I am concerned. No, I’m actually worried—better yet, downright alarmed. And you should be, too, if you think about the situation at hand.

Let’s start with the bright side: the future that lies before us in network marketing. The stage is set, the seats are filling, the lighting is flawless, and the characters all know their lines….

Or do they?

Network marketing has finally come of age. Just about every mainstream business publication, including The Wall Street Journal, Fortune, Forbes, Inc, USA Today, Smart Money and more, have written about our profession. Many of the articles are glowing. We’ve made the breakthrough. We’ve become legitimate. We have books on the New York Times bestseller list. Former presidents speak at our conventions. Yes…the future certainly does look bright enough to send me in search of sunglasses.

…So What’s the Problem?
Why the state of alarm? Because of attitudes. Three, in fact—and they’re alarmingly common, and they threaten the core of our profession.

First, every day a small but visible group of overzealous, under-educated and less-than-truthful representatives of our profession tarnishes our name and integrity by telling others how they “went from welfare to millionaire overnight!”

How about this one: “I get paid for doing nothing.” Or, “Just sign up, you don’t have to do anything—we’ll build it for you!” Downright disgusting.

Then there are the representatives out there who blast every company that isn’t their own. Some actually using this strategy as a platform for building their business. It’s the “my dad is stronger than your dad” syndrome—only this isn’t happening on the school playground. It happens in coffee shops, in large hotel presentations and on the Internet.

Finally, some of us have developed a self-righteous, holier-than-thou attitude directed at those who decline our opportunity. I’ve read posts on message boards and heard stories on company voice mail about would-be sponsors who piously tell the prospect who says no thank you, “Well, that’s okay—I’ll need someone to wash my car and mow my grass someday.”

I read a two-week-long message thread on the Internet between two feuding reps from the same company, a shameful display of slamming and name calling—hanging out there for anyone and everyone to read.

Oh, the things I have seen on the Internet…the littering and spamming of newsgroups and message boards and e-mail lists that has left our businesses sometimes bruised and battered. Now, don’t get me wrong. I love the Internet. I love shopping my opportunity on the Internet—the right way: posting only to boards and groups that are designed for advertising business opportunities—not broadcasting to masses through unsolicited e-mails.

Such attitudes and practices threaten the integrity and viability of our profession. They undermine all of the blood, sweat and tears that many veterans have shed fighting to legitimize and mainstream our profession.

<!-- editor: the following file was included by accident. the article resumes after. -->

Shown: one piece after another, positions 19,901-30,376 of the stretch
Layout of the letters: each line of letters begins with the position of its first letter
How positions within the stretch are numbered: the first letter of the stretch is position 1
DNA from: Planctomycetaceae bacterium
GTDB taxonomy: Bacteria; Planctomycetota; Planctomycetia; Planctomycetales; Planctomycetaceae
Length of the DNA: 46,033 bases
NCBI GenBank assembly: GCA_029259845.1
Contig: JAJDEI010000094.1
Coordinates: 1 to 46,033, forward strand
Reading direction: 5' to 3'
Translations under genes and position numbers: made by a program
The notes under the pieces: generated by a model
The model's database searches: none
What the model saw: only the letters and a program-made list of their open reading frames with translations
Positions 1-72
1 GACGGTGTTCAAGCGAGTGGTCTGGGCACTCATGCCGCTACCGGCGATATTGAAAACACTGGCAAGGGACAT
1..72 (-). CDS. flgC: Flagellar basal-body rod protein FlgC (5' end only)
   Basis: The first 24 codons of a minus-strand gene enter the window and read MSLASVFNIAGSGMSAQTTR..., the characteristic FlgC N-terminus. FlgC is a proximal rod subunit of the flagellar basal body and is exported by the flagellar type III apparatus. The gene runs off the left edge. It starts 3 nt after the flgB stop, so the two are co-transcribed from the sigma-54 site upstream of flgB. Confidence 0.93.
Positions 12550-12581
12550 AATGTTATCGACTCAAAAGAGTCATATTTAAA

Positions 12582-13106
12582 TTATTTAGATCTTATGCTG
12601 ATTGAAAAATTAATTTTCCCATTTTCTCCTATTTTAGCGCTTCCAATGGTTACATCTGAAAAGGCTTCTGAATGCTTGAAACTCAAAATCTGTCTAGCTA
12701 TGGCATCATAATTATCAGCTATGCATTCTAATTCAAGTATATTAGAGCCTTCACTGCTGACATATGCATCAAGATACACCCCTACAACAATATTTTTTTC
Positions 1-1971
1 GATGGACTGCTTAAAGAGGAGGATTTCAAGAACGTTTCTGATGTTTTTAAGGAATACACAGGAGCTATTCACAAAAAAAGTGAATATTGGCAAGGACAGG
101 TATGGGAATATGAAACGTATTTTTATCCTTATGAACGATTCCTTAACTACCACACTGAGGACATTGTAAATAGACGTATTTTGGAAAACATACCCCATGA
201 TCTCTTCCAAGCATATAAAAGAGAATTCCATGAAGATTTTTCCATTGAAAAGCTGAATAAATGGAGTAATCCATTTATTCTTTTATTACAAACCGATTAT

So, whether you’re a veteran networker or someone just considering joining our wonderful profession. I offer this challenge:

Be a Leader
Look before you leap; think before you speak. Evaluate every action that you take publicly that represents network marketing.

Each time you represent your opportunity—whether in person, on the phone, on the Internet or whatever—think about your words and actions.

Are you being honest and up front with people about the reality of the time and energy commitment involved in building a successful business?

Do you make them aware that our business is one of consistency and persistence?

Are you acting with courtesy and integrity towards people, leaving them with a positive feeling about you and the company and profession that you represent?

Are you operating with an abundance mentality, realizing that of the billions of people on the planet, you will find partners to join you, rather than operating from a scarcity mentality, believing that you have to coerce the person you’re prospecting into “your deal?”

If the person you are dealing with has already been approached about your opportunity, are you encouraging him or her to get back with that person and re-evaluate his or her options?

When a prospect says “No,” do you act with dignity, courtesy and grace, leaving the door open in the future?

When you use the Internet to shop your business, are you engaging people as a warm, living, breathing human being, rather than a robot interested only in what each cyberunit can do for you and your business?

In every encounter, think about the words you say, the body language you use and the way that you leave each encounter. Would your mother be proud of you and your actions?

What is the legacy you will leave behind in network marketing? What words will be spoken about you at local, regional and national company events?

I challenge you to build a successful, respected business for yourself, your company and your profession via the high road, and avoid the low road at all costs. We need your commitment to uphold the integrity of our profession—now more than ever.

I’m committed to the challenge of leadership. Are you?

JACKIE ULMER is a successful "InterNetwork" marketer and has been in the profession for eight years. She lives with her husband, Mark, and their two children in the new house they built in Blue Jay, California.